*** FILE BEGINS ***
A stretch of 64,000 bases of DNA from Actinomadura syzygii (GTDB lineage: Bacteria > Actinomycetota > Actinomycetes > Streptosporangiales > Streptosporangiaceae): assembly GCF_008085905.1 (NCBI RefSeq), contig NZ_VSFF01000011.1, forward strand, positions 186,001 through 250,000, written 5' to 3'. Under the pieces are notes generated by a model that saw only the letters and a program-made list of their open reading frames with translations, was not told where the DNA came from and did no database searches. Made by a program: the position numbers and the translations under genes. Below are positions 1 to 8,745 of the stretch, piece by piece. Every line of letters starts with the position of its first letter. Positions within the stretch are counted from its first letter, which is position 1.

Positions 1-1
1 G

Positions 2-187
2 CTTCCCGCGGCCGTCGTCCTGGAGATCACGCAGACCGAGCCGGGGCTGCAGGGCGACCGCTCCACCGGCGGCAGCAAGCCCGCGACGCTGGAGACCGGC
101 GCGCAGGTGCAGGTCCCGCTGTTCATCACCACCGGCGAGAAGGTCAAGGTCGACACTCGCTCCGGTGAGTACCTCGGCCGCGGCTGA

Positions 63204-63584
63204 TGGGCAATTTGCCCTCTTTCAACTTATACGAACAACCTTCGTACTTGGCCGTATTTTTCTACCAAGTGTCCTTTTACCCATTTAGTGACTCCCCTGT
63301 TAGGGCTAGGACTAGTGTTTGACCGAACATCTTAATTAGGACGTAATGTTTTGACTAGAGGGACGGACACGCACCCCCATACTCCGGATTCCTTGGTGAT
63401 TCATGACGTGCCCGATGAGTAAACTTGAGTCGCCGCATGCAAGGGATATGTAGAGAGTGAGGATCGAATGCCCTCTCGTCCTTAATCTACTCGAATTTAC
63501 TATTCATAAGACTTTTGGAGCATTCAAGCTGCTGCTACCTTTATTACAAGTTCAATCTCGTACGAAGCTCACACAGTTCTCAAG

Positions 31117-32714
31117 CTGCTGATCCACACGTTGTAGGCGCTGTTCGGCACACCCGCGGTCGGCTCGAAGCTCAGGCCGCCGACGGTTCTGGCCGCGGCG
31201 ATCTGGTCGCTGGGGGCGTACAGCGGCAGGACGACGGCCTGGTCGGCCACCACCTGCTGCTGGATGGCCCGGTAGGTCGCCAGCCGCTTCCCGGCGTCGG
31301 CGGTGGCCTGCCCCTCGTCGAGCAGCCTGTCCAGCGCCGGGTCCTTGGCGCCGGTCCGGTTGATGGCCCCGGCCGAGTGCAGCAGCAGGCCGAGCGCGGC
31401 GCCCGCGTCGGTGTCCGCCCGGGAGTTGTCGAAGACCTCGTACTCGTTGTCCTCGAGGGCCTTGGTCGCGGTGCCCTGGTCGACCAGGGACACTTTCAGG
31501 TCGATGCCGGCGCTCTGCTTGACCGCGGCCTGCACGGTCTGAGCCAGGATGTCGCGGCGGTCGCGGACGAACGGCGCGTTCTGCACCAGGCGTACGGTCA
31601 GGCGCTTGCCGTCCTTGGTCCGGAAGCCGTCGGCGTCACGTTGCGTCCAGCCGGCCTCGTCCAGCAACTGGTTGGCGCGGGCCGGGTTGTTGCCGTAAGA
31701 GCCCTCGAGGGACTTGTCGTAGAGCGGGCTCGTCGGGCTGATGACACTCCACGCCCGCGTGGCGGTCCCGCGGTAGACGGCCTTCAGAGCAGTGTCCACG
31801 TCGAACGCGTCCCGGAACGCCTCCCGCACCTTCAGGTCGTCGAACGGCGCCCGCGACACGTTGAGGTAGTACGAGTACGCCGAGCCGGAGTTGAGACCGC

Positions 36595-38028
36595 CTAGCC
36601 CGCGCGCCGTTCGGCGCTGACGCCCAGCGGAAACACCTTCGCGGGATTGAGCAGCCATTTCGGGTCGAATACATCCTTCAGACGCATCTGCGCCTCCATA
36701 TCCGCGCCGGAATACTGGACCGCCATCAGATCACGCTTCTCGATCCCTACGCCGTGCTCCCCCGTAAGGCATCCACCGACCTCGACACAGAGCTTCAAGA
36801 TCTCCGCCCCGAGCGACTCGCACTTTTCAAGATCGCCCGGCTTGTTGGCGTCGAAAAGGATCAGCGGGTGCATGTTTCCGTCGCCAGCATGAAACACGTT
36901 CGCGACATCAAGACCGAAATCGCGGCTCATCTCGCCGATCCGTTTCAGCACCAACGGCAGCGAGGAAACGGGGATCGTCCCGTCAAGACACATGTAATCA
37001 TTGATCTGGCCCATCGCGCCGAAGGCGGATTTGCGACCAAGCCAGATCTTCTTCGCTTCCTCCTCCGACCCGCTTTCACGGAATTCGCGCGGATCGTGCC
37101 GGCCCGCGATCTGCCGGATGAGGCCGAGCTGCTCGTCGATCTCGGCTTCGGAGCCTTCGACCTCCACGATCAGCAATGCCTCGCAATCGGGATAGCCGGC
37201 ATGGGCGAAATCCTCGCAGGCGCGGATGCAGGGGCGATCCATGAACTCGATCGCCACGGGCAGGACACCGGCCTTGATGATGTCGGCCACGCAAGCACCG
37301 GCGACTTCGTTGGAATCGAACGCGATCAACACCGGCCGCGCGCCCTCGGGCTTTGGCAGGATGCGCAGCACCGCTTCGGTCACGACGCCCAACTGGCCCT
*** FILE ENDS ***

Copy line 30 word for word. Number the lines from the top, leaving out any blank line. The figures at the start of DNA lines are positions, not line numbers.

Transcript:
37301 GCGACTTCGTTGGAATCGAACGCGATCAACACCGGCCGCGCGCCCTCGGGCTTTGGCAGGATGCGCAGCACCGCTTCGGTCACGACGCCCAACTGGCCCT